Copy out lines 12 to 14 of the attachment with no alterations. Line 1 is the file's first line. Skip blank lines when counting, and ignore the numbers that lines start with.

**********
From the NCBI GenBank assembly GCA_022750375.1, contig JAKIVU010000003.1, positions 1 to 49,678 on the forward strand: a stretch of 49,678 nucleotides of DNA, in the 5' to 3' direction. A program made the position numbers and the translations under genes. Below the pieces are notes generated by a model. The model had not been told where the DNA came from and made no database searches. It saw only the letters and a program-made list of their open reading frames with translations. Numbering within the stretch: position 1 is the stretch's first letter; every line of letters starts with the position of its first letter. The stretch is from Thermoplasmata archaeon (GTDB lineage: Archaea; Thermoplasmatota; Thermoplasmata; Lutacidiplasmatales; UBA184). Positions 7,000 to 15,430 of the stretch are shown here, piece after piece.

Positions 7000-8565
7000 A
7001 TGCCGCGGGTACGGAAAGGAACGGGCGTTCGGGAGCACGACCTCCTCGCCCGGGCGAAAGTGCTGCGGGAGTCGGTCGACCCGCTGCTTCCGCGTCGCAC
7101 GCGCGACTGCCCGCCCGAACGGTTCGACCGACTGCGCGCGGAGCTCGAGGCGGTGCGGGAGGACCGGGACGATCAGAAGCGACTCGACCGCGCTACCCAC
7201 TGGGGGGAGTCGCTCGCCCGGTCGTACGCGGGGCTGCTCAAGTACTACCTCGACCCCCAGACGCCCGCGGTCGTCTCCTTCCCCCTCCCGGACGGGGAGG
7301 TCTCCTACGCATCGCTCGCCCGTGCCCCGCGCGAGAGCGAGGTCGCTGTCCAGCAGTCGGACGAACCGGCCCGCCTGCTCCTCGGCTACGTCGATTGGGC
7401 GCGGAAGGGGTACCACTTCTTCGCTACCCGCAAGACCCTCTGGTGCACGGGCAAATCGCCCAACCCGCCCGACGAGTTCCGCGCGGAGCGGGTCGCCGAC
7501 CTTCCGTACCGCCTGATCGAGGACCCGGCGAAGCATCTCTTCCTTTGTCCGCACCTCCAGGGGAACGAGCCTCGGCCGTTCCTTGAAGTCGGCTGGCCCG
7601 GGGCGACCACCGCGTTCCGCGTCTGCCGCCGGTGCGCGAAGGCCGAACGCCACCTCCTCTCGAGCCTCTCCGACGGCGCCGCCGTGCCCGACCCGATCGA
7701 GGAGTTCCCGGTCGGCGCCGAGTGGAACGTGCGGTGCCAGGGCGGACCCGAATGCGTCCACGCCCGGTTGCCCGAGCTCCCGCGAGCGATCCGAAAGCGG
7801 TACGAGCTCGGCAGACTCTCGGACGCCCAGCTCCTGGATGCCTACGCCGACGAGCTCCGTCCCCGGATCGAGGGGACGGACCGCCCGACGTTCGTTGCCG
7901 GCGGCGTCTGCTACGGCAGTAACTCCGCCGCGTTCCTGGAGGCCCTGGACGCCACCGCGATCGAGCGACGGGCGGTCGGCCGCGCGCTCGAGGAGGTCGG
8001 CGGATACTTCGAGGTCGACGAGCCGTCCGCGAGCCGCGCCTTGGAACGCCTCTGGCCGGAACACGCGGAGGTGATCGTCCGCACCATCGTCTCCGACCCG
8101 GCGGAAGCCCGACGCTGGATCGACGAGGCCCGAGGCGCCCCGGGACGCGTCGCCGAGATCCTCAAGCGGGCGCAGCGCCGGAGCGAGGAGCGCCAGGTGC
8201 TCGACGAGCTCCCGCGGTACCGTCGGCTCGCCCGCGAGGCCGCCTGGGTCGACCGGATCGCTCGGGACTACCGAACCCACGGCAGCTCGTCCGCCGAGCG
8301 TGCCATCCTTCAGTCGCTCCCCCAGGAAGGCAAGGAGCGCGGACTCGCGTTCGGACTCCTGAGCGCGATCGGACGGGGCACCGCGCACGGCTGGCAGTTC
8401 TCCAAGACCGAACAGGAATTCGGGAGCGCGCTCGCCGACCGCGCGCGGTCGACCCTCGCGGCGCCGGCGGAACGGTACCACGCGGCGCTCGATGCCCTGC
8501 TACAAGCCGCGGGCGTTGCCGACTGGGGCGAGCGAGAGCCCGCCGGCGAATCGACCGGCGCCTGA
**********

7801 TACGAGCTCGGCAGACTCTCGGACGCCCAGCTCCTGGATGCCTACGCCGACGAGCTCCGTCCCCGGATCGAGGGGACGGACCGCCCGACGTTCGTTGCCG
7901 GCGGCGTCTGCTACGGCAGTAACTCCGCCGCGTTCCTGGAGGCCCTGGACGCCACCGCGATCGAGCGACGGGCGGTCGGCCGCGCGCTCGAGGAGGTCGG
8001 CGGATACTTCGAGGTCGACGAGCCGTCCGCGAGCCGCGCCTTGGAACGCCTCTGGCCGGAACACGCGGAGGTGATCGTCCGCACCATCGTCTCCGACCCG